THAT CALYPSO CONUN
They are the new kings of Twenty20, and could remain so for a while, but this coronation will
As Marlon Samuels swaggered into the media conference room at Eden Gardens in Kolkata, still clad in his pads and with a massive gold winner’s medal around his neck, he swung his legs up onto the table and demanded respect from all who had dissed him.
As Darren Sammy, West Indies captain, prepared to mount the podium to claim the World T20 trophy for the second time in three editions, he first unleashed a speech that read like a glorious insurrection, accusing the West Indies Cricket Board of deserting his team of champions.
As the Windies players cavorted through the stadium—before, during and after the pulsating final, and then long into the night at the team hotel— it was clear we were witnessing the zenith of international cricket’s first T20 dynasty. But was it the beginning of something beautiful or simply the end of an improbable journey?
All tournament long, the West Indies have danced to their own beat, not that of cricket’s prevailing rhythms —quite literally so in the case of their victory anthem, Champion—and they have, to a man, dedicated their wins to the West Indies people, whose devotion to their sport has been tested beyond measure by the collapse of standards in governance and competence at both regional and international level.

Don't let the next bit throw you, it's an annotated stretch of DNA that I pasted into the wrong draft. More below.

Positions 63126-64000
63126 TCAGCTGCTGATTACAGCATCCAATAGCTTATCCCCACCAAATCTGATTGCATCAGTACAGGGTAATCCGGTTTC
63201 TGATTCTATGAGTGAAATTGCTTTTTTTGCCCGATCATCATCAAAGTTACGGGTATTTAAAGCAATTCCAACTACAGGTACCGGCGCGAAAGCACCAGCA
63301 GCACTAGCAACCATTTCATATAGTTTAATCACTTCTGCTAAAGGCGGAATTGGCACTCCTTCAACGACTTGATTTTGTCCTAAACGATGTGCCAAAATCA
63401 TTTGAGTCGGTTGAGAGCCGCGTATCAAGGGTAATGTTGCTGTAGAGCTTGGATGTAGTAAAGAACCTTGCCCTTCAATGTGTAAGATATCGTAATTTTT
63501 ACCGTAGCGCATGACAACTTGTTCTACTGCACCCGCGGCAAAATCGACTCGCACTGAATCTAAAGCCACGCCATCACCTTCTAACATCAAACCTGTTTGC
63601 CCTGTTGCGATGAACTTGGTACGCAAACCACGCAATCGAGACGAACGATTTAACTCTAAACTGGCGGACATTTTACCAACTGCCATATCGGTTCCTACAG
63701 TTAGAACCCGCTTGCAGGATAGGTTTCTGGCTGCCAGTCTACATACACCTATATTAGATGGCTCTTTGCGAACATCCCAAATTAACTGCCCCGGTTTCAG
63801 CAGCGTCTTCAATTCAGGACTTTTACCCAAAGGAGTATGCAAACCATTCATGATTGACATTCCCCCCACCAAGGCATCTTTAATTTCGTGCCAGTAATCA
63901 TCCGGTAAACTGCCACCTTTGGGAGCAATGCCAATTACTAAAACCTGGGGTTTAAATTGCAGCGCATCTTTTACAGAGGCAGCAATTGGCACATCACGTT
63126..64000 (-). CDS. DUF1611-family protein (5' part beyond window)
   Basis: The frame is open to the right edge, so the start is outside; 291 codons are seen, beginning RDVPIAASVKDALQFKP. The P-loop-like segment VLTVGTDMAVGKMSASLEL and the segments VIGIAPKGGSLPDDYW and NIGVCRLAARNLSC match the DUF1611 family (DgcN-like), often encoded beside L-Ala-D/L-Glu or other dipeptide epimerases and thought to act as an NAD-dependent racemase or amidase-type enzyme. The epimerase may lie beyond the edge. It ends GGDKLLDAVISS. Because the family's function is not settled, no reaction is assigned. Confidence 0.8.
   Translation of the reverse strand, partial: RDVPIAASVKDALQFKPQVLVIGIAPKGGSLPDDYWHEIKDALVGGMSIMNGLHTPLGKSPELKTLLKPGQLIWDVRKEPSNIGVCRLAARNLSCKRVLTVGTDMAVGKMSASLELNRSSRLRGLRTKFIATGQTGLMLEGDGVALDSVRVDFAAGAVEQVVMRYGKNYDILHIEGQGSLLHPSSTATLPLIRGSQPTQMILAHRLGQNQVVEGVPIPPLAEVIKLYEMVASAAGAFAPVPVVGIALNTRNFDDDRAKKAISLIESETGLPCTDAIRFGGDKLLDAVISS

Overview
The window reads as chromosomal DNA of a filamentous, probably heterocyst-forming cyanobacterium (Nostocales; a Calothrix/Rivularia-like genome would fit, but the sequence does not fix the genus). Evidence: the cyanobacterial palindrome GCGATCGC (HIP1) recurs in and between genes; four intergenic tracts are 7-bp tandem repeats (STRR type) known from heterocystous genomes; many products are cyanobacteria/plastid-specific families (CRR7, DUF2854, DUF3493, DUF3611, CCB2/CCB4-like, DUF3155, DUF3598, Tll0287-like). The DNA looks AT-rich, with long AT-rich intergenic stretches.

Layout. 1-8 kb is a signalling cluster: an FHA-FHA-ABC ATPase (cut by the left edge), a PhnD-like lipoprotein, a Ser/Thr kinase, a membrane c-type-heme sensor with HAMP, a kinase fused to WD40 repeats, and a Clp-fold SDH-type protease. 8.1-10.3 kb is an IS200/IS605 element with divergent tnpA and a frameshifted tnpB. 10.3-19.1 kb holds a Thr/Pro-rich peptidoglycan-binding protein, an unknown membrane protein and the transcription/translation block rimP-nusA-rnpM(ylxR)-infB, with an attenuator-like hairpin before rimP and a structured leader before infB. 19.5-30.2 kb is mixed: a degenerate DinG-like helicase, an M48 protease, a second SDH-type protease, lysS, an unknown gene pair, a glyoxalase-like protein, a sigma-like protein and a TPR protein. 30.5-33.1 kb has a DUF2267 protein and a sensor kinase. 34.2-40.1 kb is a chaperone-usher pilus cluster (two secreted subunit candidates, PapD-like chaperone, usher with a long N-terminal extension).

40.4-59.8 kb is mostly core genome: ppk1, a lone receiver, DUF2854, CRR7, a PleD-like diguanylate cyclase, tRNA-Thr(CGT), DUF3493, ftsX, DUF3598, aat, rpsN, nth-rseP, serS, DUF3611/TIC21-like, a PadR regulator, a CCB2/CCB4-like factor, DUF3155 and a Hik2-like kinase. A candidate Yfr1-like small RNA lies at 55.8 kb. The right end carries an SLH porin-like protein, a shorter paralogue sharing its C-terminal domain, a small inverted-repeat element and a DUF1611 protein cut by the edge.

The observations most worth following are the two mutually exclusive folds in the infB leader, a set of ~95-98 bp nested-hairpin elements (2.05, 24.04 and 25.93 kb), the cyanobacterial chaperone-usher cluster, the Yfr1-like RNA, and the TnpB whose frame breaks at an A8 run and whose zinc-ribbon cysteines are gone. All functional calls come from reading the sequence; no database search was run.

And yet, in light of what they have achieved, and as sacrilegious as it may seem, players such as Sammy, Gayle, Samuels and Russell have earned the right to be mentioned in the same breath as Lloyd, Richards, Greenidge and Roberts. The first West Indies team to claim two major one-day trophies in the space of four years, in 1975 and 1979, is also recalled as one of the greatest sporting teams of all time; an outfit with the skill and swagger to explode preconceptions about what their island nations could achieve.
NThe second? Not so much. And yet, eight of the players who claimed the spoils in Kolkata were also in the side that beat Sri Lanka in Colombo to seal the 2012 World T20 title. Then, as now, their achievement has flown in the face of all socio-economic assumptions.
In 1975, the cricket world wasn’t ready for what West Indies were about to achieve—the sport’s staid, imperial rhythms would be exploded by a raw and testosterone-fuelled aggression, with players like Viv Richards openly hitching the team wagon to the wider cause of Black Power. They were an emancipatory movement as much as a cricketing team, giving voice to their people and fight to the cause. Though hindsight adores the star quality of their legendary fast bowlers and unfettered batsmen, attitudes at the time weren’t anything as enlightened. Editorials during their ‘Blackwash’ Test tours in the mid-1980s railed against their liberal use of the bouncer, in particular.
Likewise, the heady cocktail of joy and fury with which the latest Windies campaign has been conducted raises some similarities between the two eras. Partying the pain away has been a staple of the Caribbean tradition—Sunday night, in fact, was Jamaica carnival,